State College Area School District Community Ed Cooking Class–Healthy Cooking


Tuesday night we had a great turnout for the first Community Education Cooking Class of  2013.  We focused on cooking healthy and cooked with grains, beans and lots of veggies.  Although I gave out the recipes, I am also posting them here with comments I made and recommendations I talked about:

Daphne’s Warrior Salad  We made this exactly according to the directions.  It is delicious and uses healthy quinoa (pronounced “KEEN-wah”), and chickpeas with the always healthy olive oil.

Tuscan Baked Beans–“Fagioli Al Uccelletto”  A recipe from Wegmans that you can make with dried beans (soaking them overnight) or canned beans.  These beans taste just like beans that my husband and I had at a trattoria in Florence. There is 1/2 cup of olive oil in them, so they are not low calorie, but they are healthy with the beans, tomatoes and olive oil giving you fiber and good HDL cholesterol .  I do NOT recommend putting the 1 Tablespoon of salt into the recipe.  Just season to taste and you can always add salt at the table.  We did not put the panko bread crumb topping (the combo of the bread crumbs and basting oil at the end of the recipe) on the top of the beans.  This recipe made a very large pan of beans. When I made them for my family, they  could not eat them all, and I find that the bread crumbs “mush” when refrigerated   They would crisp up under the broiler when heated though, if you like bread crumbs.  This could be a meatless meal, using it as a main course, also you could add flavor and some meat by sauteing cubed pancetta in a couple of Tablespoons of olive oil until crisp and then add to the beans before they bake.  (Ask for a few slices of pancetta at the deli counter and diced it yourself at home–it is much cheaper).

Butternut Squash with Baby Spinach  This recipe is a winner and so easy to make.  We used a whole squash, peeled it with a potato peeler, sliced it in half, scooped out the seeds and diced it up (it’s cheaper than buying it already cut up and sometimes those pre-cut pieces of squash don’t look very fresh).  We used less than the amount called for of red onions, it just seemed too much, but it is to your taste.  We used regular extra virgin olive oil in place of the basting oil, since I personally don’t like that product and many students agreed, and why buy another product, when olive oil works just fine.  It is up to you.

Bulgur Salad with Chickpeas and Red Peppers  This recipe is from the blog “The Smitten Kitchen” which is a fun blog to read!  Lots of great ideas!  Some people may not like the taste of bulgur wheat, but this salad has lots of nutrients and flavor, that is why I included it in the class.  Instead of buying a jar of roasted red peppers, I just roasted a pepper that I had in my fridge.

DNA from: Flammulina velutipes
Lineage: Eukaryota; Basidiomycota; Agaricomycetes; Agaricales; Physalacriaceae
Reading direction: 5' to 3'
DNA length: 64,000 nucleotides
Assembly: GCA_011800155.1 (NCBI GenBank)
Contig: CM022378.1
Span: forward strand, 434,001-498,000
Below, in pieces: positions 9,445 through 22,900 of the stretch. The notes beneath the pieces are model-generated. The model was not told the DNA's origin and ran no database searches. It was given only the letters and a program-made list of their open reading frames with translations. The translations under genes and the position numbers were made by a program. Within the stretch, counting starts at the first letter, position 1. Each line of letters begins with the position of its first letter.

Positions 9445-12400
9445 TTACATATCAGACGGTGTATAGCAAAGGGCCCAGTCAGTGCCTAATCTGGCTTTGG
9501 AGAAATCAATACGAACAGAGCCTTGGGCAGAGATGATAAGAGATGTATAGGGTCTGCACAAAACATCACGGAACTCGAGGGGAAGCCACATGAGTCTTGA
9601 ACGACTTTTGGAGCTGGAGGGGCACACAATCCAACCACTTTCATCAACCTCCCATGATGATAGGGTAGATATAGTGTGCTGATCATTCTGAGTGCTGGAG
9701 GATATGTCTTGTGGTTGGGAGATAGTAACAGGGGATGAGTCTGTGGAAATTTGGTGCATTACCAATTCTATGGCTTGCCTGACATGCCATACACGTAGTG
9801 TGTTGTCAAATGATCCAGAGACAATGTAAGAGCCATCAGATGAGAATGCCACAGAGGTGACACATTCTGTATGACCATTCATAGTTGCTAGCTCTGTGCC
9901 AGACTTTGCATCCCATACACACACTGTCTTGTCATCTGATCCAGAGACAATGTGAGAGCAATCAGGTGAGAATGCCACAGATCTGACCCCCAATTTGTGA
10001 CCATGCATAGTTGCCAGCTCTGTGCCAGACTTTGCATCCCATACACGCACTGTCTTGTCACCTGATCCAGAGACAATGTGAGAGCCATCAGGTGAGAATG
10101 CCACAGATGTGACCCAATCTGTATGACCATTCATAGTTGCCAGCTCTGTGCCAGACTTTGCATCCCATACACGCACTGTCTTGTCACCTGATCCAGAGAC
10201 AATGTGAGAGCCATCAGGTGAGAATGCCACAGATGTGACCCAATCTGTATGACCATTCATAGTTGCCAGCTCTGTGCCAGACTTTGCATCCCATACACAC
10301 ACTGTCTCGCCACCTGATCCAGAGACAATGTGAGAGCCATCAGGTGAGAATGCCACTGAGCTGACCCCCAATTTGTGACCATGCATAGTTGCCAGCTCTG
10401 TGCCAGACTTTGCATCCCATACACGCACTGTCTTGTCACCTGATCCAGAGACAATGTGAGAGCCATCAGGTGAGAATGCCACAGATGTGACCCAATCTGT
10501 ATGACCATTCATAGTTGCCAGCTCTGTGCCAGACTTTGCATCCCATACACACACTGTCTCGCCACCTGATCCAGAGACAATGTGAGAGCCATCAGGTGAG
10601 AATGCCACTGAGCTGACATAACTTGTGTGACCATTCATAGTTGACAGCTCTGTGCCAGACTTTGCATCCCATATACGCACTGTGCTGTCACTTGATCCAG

Whole Wheat Banana Bread  This is a go–to recipe in our family when we have spotted bananas (see my post from March 1, 2012).  On Tuesday night I used a combo of bananas that had been frozen (since they were really spotted but I did not have time to make anything out of them) and some overripe bananas that we had in our fruit bowl.  The wheat flour ups the fiber and nutrition.  Don;t ever through away a banana gone bad!

Sauteed Kale  7 ingredients, healthy kale, no more than 10 minutes to make.  This is a recipe that most everyone will enjoy.

Roasted Beets  Beets are so easy to roast and they take on a yummy flavor that cannot be found in boiled beets.  Just scrub whole beets, trim the ends, place in foil or a small roasting pan, drizzle with olive oil, sprinkle with salt and pepper, cover with foil (or tightly fold foil together). Bake at 400 degrees for about 1 hour, until they are soft, which will depend on how large the beets are.   A great way to serve them is here in my blog from November 18, 2012.

Roasted Winter Veggies  Last but certainly not least were the roasted veggies:  carrots, parsnips, red creamer potatoes, yellow onions.  Scrub the potatoes, dice into medium sized chunks, peel and chop the carrots, parsnips and onions.  Toss in a baking pan, drizzle with olive oil and sprinkle with salt and pepper  (of course, how much is up to you–if I let my husband put the olive oil on the veggies, he is very liberal).  The veggies should roast at 400 degrees, usually about 45 minutes to an hour, depending on the size of the veggies and how many are in the pan.  The smaller the size or the fewer in the pan, the faster they will roast.

I did talk about  using a Parmigiano-Reggiano rind for flavoring soups and stews.  This is what I do when all the cheese has been used–I save the rind by putting it in a plastic ziplock bag and placing it in the freezer for future use.  It is a great flavor for pasta sauces too.  We will be making a soup using one in the class I will teach on Tuesday, Feburary 12, 2013 that is called “Soups and Stews.”  A link to that soup is here, the recipe for Pasta Fagioli Soup.

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